Manny Coto joined the writing staff during season three, and he became the showrunner during the final season.

A number of directors who had previously worked on episodes in other Star Trek series returned once more to work on Enterprise. These included former Star Trek alumni, such as LeVar Burton, aka Geordi La Forge from The Next Generation, and Robert Duncan McNeill, who played Tom Paris on Voyager. Roxane Dawson was also announced to direct at the start of the series, having previously played B'Elanna Torres, also on Voyager.[57] She went on to direct ten episodes of the series.[50] Following the first season, the majority of the writers on the series were fired by Braga with the exception of Chris Black.[2] He was promoted for the second season to co-executive producer, and former The X-Files and The Lone Gunmen writer John Shiban joined the writing team and was also named co-executive producer. Berman called the recruitment of Shiban a "coup" for the series.[58] Shiban stayed for the second season, while Black left after the third.[59]

The fourth season of Enterprise saw a change to the leadership for the crew, with Manny Coto taking over as executive producer and show runner from Braga and Berman.[60] He had previously come onto the writing staff during the third season, and wrote the well received episode "Similitude".[61] Coto was a fan of The Original Series and sought to link Enterprise closer to that earlier show.[62] He brought Judith and Garfield Reeves-Stevens onto Enterprise as writers;[63] they had previously written books on the production of the franchise, as well as working with William Shatner on his Shatnerverse series of Star Trek novels.[64] Braga and Berman remained on staff, with Coto describing the situation as having "three show runners". Coto set the direction for the final season, while the other two gave notes and feedback.[65]


Three men in blue jumpsuits are arm in arm.
Scott Bakula (center) was the producers' first choice for Captain Jonathan Archer.

The crew issued a casting call for the main roles in the series, with both Keating and Billingsley making immediate impressions on the casting director and staff. Braga said that they knew they were right for those roles "right off the bat".[4] Keating had previously auditioned for a role on Voyager two years prior, but Berman wanted to keep him for a future main role, saying that when he auditioned for Reed that the actor "nailed it",[52] although there were discussions about the accent he should be using with Keating suggesting one from the North of England but the producers mistook it for Scottish. In the end, they chose to go with Keating's natural voice.[66] He also praised the casting processes involving Trinneer, Park and Billingsley, calling the latter "perfect" in his role as Doctor Phlox.[52] Park wasn't required to audition, but instead was hired on the basis of her performance in a scene she appeared in The WB series Popular alongside Anthony Montgomery – despite that the character was intended to be older until Park was cast.[2] Montgomery had previously auditioned to play Tuvok's son in Voyager, and after being chosen for the part of Travis Mayweather, he elected to take the part instead of a role in a low budget movie he had been offered.[54]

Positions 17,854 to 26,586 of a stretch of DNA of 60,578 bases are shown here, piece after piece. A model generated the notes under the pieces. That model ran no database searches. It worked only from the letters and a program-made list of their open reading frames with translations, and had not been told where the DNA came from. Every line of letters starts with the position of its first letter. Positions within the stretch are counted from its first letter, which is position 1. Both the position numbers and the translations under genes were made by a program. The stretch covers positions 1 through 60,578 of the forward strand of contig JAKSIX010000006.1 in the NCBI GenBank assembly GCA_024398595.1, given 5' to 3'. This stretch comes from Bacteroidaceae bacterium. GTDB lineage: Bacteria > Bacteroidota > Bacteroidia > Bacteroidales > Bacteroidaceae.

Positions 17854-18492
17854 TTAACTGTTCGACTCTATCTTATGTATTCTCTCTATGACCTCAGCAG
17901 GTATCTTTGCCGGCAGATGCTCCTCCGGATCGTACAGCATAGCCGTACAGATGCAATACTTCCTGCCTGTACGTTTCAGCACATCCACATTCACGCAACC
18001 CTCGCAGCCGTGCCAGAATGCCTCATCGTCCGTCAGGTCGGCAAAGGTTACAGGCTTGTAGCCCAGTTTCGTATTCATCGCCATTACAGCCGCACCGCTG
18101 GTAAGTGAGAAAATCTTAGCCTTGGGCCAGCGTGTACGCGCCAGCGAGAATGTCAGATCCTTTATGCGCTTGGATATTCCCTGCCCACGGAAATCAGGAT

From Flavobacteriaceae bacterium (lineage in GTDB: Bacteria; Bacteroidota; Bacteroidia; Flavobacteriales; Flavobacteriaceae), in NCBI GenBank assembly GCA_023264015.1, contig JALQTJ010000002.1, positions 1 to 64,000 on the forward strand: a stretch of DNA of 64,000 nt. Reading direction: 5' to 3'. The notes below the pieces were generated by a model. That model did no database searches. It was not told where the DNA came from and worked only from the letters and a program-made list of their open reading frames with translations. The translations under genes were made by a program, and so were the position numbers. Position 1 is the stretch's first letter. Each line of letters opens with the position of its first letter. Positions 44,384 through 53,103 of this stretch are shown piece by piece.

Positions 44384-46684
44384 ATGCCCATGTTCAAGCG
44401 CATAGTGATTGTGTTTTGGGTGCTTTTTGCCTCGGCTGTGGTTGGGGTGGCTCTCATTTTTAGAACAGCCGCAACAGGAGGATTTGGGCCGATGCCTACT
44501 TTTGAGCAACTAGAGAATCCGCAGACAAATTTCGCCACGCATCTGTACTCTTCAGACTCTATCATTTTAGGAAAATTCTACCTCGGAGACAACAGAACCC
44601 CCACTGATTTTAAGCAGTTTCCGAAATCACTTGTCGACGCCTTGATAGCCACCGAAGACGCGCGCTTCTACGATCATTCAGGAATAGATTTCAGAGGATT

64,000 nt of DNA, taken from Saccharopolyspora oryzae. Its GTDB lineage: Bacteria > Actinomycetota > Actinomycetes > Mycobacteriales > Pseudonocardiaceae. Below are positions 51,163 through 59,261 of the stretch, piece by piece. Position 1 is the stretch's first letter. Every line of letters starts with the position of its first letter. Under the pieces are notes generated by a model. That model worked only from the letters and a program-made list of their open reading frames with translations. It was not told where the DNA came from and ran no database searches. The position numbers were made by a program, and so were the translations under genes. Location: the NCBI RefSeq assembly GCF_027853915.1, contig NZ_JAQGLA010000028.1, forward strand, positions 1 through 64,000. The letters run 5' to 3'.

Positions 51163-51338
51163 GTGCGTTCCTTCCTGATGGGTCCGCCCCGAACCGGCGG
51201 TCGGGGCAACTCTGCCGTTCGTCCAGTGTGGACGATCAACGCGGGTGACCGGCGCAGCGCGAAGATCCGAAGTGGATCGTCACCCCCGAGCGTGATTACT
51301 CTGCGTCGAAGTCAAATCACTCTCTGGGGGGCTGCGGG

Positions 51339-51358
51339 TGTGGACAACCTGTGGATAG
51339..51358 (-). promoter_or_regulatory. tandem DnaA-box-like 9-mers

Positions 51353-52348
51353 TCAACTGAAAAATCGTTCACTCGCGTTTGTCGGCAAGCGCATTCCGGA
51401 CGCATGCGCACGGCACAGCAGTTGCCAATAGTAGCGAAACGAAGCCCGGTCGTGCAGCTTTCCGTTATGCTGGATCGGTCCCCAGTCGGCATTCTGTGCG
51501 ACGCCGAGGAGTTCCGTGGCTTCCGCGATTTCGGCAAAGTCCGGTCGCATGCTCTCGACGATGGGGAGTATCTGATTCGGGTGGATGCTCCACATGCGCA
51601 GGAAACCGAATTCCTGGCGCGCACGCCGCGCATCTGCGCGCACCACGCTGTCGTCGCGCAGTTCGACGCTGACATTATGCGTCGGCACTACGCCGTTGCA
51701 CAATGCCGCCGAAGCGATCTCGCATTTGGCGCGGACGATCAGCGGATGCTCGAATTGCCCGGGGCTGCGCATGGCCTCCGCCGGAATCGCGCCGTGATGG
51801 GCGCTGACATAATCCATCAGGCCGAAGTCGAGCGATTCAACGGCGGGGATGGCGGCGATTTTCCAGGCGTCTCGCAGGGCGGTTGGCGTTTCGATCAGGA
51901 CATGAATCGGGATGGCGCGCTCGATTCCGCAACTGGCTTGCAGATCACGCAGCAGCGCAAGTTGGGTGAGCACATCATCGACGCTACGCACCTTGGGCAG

The longest casting process was that of Bakula as Archer, due to the extended contract negotiations that took place, which added to a delay in production.[5] He had been sought for the part by the executive producers, although Bakula wanted to do the show, he "wanted to feel that [he] was making a good deal and that everyone was going to work together to make this a good experience." He had signed up for a pilot for CBS called Late Bloomers before agreeing to appear on Enterprise.[67] One of the reasons he agreed to join the cast of Enterprise was that he had previously worked with Kerry McCluggage, one of the co-founders of UPN, on Quantum Leap.[68] Berman later admitted that they did not have an alternative in mind if Bakula decided to turn down the role.[52]

A brunette woman; her hair cascades over her left shoulder.
Jolene Blalock was the final member of the main cast to join the series.

Braga explained that the most difficult casting was that for T'Pol, as they were seeking a Kim Cattrall type. Blalock and Marjorie Monaghan were among the final three to be considered for the part, with Blalock gaining the role,[69] despite her agents rejecting requests for her to attend auditions early in the casting process.[70] By the time that Blalock auditioned in the final group, the crew had seen hundreds of actresses according to Berman. His main issue at the time was to find a "beautiful woman who can act and doesn't want to go right into feature films".[52] Blalock was excited about the casting as she had been a lifelong Star Trek fan, with her favourite character being Spock.[46] Bakula's casting as Archer was announced via press release on May 10, 2001.[71] However, some of the British media mistook the announcement for Bakula taking over from Patrick Stewart.[72][73] Details of the rest of the main cast were released on May 15,[74] with the rest of the character details publicised the following day.[75]